Originally Published 2019-04-08 11:45:54 Published on Apr 08, 2019
The problems India is facing are hard to solve in the short term and only incremental changes can be undertaken in the five-year term of any government at the Centre. As per an Oxfam survey, India is a highly unequal country on all counts. There are inequalities in wealth, income and consumption as well as structural inequalities of opportunity, region and social groups.
Drastic reforms needed to bridge inequality
It is the season of promises. Every important political leader is offering a handful of them. But the economic problems facing the nation will remain the same in the next five years unless drastic reforms are undertaken to bridge the rising inequality, the gender gap, slowdown in industrial growth, low investment in the social sectors and India's inadequate infrastructure.

If it is true that the government has failed on the economic front, especially in the creation of jobs, the incumbent ruling party is in deep trouble. There has been a rise in unemployment and lower participation of the labour force in the past couple of years that point towards low job creation.

Recent surveys by Oxfam, Pew Research and the Association for Democratic Reforms (ADR) have spelt out clearly that the main concern of voters is jobs. Sensing the insecurity of the people, Congress president Rahul Gandhi has promised Rs 6,000 per person per month for the bottom 20 per cent of the population.

The details of the NYAY (Nyuntam Aay Yojana) scheme have not been spelt out. The financing of the scheme is a big problem because it will cost at least 1 per cent of the GDP, as per the Congress manifesto. It is doable only if taxes are raised for the rich and the corporates and government waste and expenditure are scaled down considerably.

The NYAY scheme will give minimum support to the poorest of the poor so they can sustain themselves during periods of unemployment. It will prevent their standard of living from being pushed down further. If they have cash in hand, the minimum requirements of health and nutrition can be protected.

That the problems India is facing are hard to solve in the short term and only incremental changes can be undertaken in the five-year term of any government at the Centre has been pointed out by the latest Oxfam survey, ‘Mind the Gap: The State of Employment in India’. It gives a clear view of the perennial problems that India is facing and how women are being left out of the growth process. According to it, India is a highly unequal country on all counts. There are inequalities in wealth, income, and consumption as well as structural inequalities of opportunity, region and social groups.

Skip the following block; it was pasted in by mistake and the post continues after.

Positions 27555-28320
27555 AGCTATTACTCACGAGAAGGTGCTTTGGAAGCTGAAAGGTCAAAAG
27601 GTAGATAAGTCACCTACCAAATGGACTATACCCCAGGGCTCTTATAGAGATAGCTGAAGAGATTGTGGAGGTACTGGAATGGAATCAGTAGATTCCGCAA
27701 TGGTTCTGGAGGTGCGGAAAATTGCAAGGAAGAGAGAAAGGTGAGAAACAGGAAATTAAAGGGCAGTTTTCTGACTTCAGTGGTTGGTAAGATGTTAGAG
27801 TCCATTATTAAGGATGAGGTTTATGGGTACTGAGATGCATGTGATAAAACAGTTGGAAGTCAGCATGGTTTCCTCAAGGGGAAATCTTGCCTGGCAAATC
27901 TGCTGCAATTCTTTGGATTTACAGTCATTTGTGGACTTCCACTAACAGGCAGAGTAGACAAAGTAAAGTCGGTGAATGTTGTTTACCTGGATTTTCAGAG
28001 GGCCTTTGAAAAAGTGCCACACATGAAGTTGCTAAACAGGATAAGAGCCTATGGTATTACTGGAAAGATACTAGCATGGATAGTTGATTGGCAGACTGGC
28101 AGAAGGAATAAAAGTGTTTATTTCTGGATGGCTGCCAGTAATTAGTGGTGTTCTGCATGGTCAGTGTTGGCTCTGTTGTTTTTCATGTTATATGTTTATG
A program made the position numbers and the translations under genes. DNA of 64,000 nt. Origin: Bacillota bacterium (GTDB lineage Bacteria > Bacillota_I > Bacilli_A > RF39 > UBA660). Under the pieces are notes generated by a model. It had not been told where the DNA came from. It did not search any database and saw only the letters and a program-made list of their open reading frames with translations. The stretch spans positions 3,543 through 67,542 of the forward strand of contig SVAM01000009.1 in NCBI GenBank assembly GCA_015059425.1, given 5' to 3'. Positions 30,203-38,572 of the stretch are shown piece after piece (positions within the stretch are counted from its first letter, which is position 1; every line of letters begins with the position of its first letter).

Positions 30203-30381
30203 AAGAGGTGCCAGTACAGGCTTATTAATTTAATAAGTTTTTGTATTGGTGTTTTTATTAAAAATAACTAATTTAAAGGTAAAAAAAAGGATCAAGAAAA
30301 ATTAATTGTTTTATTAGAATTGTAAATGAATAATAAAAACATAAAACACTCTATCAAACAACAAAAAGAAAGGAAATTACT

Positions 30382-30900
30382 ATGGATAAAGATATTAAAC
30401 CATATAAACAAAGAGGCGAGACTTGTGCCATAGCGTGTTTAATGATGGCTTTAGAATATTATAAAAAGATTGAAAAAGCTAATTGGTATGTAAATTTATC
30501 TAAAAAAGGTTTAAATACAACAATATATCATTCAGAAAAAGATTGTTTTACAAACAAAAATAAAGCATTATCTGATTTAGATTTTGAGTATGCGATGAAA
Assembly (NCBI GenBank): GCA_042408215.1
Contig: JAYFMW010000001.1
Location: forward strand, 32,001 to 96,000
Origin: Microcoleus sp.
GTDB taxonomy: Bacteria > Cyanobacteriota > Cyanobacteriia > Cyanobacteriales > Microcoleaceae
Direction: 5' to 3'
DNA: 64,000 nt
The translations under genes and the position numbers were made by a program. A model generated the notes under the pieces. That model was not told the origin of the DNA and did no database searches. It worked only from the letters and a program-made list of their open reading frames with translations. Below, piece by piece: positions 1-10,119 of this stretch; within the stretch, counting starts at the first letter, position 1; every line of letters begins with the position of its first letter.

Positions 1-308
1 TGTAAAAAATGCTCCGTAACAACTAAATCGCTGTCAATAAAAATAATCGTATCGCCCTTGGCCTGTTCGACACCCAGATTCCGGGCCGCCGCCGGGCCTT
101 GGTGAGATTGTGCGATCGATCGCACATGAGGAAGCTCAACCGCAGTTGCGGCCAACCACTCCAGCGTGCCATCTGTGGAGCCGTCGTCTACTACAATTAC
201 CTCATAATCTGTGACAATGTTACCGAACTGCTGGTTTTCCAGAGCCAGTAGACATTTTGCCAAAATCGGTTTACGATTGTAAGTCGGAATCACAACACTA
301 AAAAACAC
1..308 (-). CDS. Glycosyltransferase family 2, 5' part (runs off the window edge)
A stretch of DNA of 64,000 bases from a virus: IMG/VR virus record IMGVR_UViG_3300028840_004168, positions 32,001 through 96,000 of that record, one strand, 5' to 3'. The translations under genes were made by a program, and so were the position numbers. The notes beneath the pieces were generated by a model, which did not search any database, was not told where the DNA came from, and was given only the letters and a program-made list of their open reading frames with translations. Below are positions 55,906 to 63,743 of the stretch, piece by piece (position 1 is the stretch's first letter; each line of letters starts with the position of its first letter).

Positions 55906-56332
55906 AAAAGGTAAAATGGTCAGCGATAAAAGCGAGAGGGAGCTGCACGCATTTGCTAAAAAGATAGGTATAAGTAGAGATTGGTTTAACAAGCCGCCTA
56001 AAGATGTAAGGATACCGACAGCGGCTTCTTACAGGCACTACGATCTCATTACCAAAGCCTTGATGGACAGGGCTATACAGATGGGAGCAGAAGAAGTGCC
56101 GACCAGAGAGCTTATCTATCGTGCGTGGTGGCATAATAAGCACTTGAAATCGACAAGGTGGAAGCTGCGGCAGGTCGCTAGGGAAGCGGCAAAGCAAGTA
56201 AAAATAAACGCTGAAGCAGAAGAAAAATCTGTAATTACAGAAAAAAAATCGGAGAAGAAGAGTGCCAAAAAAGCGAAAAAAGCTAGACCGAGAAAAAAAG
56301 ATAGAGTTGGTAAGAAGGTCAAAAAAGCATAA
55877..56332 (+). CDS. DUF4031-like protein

Job creation and employment are the key issues in fighting inequality. Three out of four women don’t work and most are paid 34 per cent less than men performing the same job with the same qualifications. Women are unable to work mainly because they carry a high burden of unpaid care work in the household.

There is a need to raise the minimum wage, otherwise the share of wages will remain low in the national income. According to Oxfam, the nature of production in the organised manufacturing sector has changed as it has an increasing share of profits and declining share of workers’ wages in the net value added. Increasing real wages can lead to moderating wage inequality, ultimately leading to reducing inequality.

The structural problems in society remain unaddressed and inadequate attention is being paid to the socially marginalised and disadvantaged groups. They remain at the bottom of the pile and are forced into stigmatised jobs that ruin their chances of social and economic transformation.

Corruption is endemic. According to the Washington-based Pew Research’s survey of 2,521 respondents, 64 per cent think that most politicians are corrupt. Around 69 per cent of both BJP and Congress supporters share the view that elected leaders are corrupt. Corrupt officials are a big problem, according to 65 per cent, and 64 per cent felt crime is a very big problem in India.

According to another recent report, ‘All India Survey on Governance Issues and Voting Behaviour 2018’ by the ADR, the important questions facing rural and urban India are also mainly economic. The respondents have rated the government’s performance in various key issues relating to the economy.

Better employment opportunities, better healthcare and education, and the availability of safe drinking water are the top three voters’ priorities, followed by the need for better roads and public transport. People want reduced air pollution and safety for their families through better policing and maintenance of law and order.

There are important agriculture-related governance issues due to the dependence on it by half of the population despite falling wages. Availability of water for irrigation is a major concern. Half of India’s agriculture depends on the monsoon for irrigation. The farmers continue to be in deep debt and hence ease of access to loans is a major concern. They are also concerned about getting higher, more remunerative prices for their produce and are worried about the quantum of agricultural subsidy for seeds and fertilisers. In none of the voters' priorities the performance of the NDA government was rated as average or above average.

 If the election issues had remained mainly economic, the outcome of the elections would have been quite unpredictable. But the economic questions facing 90 crore voters seem to have been pushed to the background by the threat of terrorism following the Pulwama attack. The NDA government is pushing the important economic issues in the background and is hoping to use its muscular nationalism image and PM Modi’s bold narrative of being a decisive leader to tilt the scales in its favour.


This commentary originally appeared in The Tribune.

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